Estrogens are one of the two main classes of female hormones. (Progestins are the second major class.) Primary use of estrogens is to treat the symptoms of menopause and conditions in which there is a lack of estrogen, for example, in women who have had their ovaries removed.
They also are taken as therapy when the organism fails to produce enough estrogen as a result of ovarian failure, castration, or underdevelopment of hormone-secreting organs (hypogonadism). Conjugated Estrogens can also help treating advanced breast and prostate breast cancer. Estrogens are also approved for treating osteoporosis, but other medication is usually prescribed for this purpose.
The lowest effective oral dose of Conjugated Estrogens is used to minimize side effects. The typical initial dose for treating symptoms associated with menopause and for averting postmenopausal osteoporosis is 0.3 mg/day. The increase of dose is required on the basis of the response of patients' symptoms.
Hypogonadism treatment consists of doses of 0.3 mg or 0.625 daily with three weeks' cyclic interval on treatment followed by one week off treatment. Women who have been castrated or have ovarian failure take 1.25 mg daily in a three weeks' cycle on treatment and one week off treatment. (Actually, since during the week off treatment, symptoms restore due to the lack of estrogen, most women take estrogens continuously.) The recommended dose for breast cancer treatment is 10 mg daily for three months.
Premarin estrogens consist of various different estrogens that are obtained from the urine of pregnant mares. The effects of estrogens on numerous tissues in the body are widespread. Estrogens induce growth and development of the female reproductive organs and are responsible for female sexual characteristics such as the shape of body contours and skeleton and the growth of underarm and pubic hair. Estrogens also increase growth of the inner lining of the uterus (endometrium) and secretions from the cervix.
If you miss a dose, take it as soon as you remember then return to your routine dosing schedule. Avoid taking a double dose of the preparation unless you receive such direction from your doctor.
Keep Conjugated Estrogens at room temperature between 15-30 degrees C (59-77 degrees F).
Premarin Safety information
While taking Conjugated Estrogens, there are no limitations on food, drinks, or activity unless your doctor gives you any such recommendations. Pregnant women should not take estrogens because they can be harmful to the fetus. Estrogens penetrate into breast milk and their effects in the infant are unpredictable. Women who are breast-feeding should not take this medication.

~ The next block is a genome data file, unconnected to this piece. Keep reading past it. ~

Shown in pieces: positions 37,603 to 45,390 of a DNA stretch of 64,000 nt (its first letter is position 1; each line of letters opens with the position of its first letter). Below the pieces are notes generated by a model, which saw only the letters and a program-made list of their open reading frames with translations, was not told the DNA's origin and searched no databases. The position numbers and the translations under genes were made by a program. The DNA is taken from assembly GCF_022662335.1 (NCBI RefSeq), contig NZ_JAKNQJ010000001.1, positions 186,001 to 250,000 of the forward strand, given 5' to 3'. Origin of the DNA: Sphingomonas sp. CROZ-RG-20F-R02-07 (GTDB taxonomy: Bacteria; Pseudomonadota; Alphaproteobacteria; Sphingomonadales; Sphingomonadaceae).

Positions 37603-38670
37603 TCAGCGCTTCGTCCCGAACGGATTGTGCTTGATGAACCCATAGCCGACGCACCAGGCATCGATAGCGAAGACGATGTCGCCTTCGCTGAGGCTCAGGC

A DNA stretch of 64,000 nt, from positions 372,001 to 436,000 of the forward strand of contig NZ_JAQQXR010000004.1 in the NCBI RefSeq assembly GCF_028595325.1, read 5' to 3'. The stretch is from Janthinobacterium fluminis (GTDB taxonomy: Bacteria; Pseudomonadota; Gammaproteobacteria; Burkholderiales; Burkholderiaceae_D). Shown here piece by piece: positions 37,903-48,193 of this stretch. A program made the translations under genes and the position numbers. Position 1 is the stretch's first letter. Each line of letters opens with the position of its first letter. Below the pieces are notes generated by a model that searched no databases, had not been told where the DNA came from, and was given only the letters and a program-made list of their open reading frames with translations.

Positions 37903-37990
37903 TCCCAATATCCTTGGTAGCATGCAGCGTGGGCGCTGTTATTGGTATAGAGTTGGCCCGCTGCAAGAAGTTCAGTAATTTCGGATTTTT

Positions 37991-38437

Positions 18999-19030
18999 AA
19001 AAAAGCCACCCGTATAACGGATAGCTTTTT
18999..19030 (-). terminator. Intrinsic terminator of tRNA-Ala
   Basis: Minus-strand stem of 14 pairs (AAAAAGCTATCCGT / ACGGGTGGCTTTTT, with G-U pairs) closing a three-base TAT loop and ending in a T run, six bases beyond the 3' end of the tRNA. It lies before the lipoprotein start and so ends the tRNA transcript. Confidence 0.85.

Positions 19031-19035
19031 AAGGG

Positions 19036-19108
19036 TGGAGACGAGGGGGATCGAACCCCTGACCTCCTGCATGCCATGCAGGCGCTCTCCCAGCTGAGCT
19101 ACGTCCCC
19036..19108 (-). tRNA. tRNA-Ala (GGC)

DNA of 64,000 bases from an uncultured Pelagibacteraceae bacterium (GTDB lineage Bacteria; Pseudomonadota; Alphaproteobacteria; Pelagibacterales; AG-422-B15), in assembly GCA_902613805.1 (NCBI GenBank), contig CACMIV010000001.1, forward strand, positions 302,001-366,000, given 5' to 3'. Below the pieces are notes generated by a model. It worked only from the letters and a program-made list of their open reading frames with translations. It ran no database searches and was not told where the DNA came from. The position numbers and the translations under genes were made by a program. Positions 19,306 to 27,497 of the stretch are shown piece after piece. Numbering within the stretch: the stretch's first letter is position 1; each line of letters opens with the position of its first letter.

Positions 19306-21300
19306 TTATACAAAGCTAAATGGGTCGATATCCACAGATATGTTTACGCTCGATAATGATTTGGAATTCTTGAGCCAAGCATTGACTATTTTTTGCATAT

Premarin Side effects
While taking Premarin you may experience such typical side effects as nausea, headache, joint pain, back pain and vaginal bleeding. Patients can also suffer from loss of periods or excessively prolonged periods, vaginal spotting, breast enlargement, breast pain and an increase or decrease in sexual arousal. Estrogen can cause such effects on the skin as rash, and melasma (tan or brown patches) that may develop on the cheeks, forehead, or temples and may continue even after you stop taking estrogens. Conjugated Estrogens may also cause such effects in the eyes as an increase in the curvature of the cornea, and patients with contact lenses can become intolerable to their lenses.
Men and women taking estrogens get an increased risk of cholesterol gallstones. Estrogens can restrain the flow of gall from the liver (cholestasis) and rarely lead to jaundice.
Treatment with Conjugated Estrogens can increase the risk of developing a condition (endometrial hyperplasia) that may cause cancer of the lining of the uterus. To lower the risk of developing this condition, combine progestins, another hormone drug, with Conjugated Estrogens. Thus, if your uterus has not been removed, your doctor may suggest that you take progestin together with the estrogen. Consult your doctor regularly and notify about any abnormal vaginal bleeding right away.
Treatment with Conjugated Estrogens can increase the risk of stroke, breast cancer, heart attack, and blood clots in the lungs or legs. Conjugated Estrogens should be prescribed at the lowest effective dose, for the shortest term necessary due to these risks.
If you suffer from of the following harsh side effects, cancel taking Conjugated Estrogens and immediately seek medical attention:
- an allergic reaction (closing of the throat; difficulty breathing; swelling of the tongue, lips, or face; or hives);
- pain, swelling, or tenderness in the abdomen;
- shortness or breath or pain in the chest;
- abnormal vaginal bleeding;
- severe headache or vomiting, dizziness, faintness or changes in vision or speech;
- a painful or red leg;
- yellowing of the skin or eyes;
You may experience other, less serious side effects. Do not stop taking Conjugated Estrogens and consult with your doctor if you experience:
- decreased appetite, nausea, or vomiting;
- acne or skin color changes;
- tender breasts;
- migraine headaches or dizziness;
- decreased sexual arousal;
- problems with wearing contact lenses;
- water retention (swollen hands, feet, or ankles);
- changes in menstrual cycle or breakthrough bleeding.
Side effects of Premarin different from those listed above can also occur. Consult with your doctor about any side effect that seems strange or bothers you too much.